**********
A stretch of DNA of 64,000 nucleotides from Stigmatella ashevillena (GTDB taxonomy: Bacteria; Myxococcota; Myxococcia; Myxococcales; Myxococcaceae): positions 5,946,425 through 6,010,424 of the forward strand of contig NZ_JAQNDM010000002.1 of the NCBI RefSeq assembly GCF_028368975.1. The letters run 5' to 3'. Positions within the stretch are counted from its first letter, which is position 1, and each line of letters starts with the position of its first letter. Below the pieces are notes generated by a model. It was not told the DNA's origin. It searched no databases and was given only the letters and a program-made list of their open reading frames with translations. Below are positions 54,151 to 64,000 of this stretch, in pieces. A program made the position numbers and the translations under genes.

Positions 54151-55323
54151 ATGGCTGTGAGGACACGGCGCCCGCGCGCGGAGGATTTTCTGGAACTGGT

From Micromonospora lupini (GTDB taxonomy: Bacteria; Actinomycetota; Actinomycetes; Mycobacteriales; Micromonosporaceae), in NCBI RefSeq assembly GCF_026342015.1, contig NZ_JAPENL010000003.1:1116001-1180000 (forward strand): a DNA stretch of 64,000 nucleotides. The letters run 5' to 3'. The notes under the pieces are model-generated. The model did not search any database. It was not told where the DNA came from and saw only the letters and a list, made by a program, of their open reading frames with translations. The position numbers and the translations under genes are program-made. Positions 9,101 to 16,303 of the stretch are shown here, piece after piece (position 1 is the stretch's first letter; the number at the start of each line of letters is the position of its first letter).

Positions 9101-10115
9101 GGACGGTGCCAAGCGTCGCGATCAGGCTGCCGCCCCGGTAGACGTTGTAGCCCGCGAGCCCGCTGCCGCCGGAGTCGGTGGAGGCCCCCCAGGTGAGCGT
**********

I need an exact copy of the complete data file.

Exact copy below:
A stretch of DNA of 64,000 nucleotides from Stigmatella ashevillena (GTDB taxonomy: Bacteria; Myxococcota; Myxococcia; Myxococcales; Myxococcaceae): positions 5,946,425 through 6,010,424 of the forward strand of contig NZ_JAQNDM010000002.1 of the NCBI RefSeq assembly GCF_028368975.1. The letters run 5' to 3'. Positions within the stretch are counted from its first letter, which is position 1, and each line of letters starts with the position of its first letter. Below the pieces are notes generated by a model. It was not told the DNA's origin. It searched no databases and was given only the letters and a program-made list of their open reading frames with translations. Below are positions 54,151 to 64,000 of this stretch, in pieces. A program made the position numbers and the translations under genes.

Positions 54151-55323
54151 ATGGCTGTGAGGACACGGCGCCCGCGCGCGGAGGATTTTCTGGAACTGGT

From Micromonospora lupini (GTDB taxonomy: Bacteria; Actinomycetota; Actinomycetes; Mycobacteriales; Micromonosporaceae), in NCBI RefSeq assembly GCF_026342015.1, contig NZ_JAPENL010000003.1:1116001-1180000 (forward strand): a DNA stretch of 64,000 nucleotides. The letters run 5' to 3'. The notes under the pieces are model-generated. The model did not search any database. It was not told where the DNA came from and saw only the letters and a list, made by a program, of their open reading frames with translations. The position numbers and the translations under genes are program-made. Positions 9,101 to 16,303 of the stretch are shown here, piece after piece (position 1 is the stretch's first letter; the number at the start of each line of letters is the position of its first letter).

Positions 9101-10115
9101 GGACGGTGCCAAGCGTCGCGATCAGGCTGCCGCCCCGGTAGACGTTGTAGCCCGCGAGCCCGCTGCCGCCGGAGTCGGTGGAGGCCCCCCAGGTGAGCGT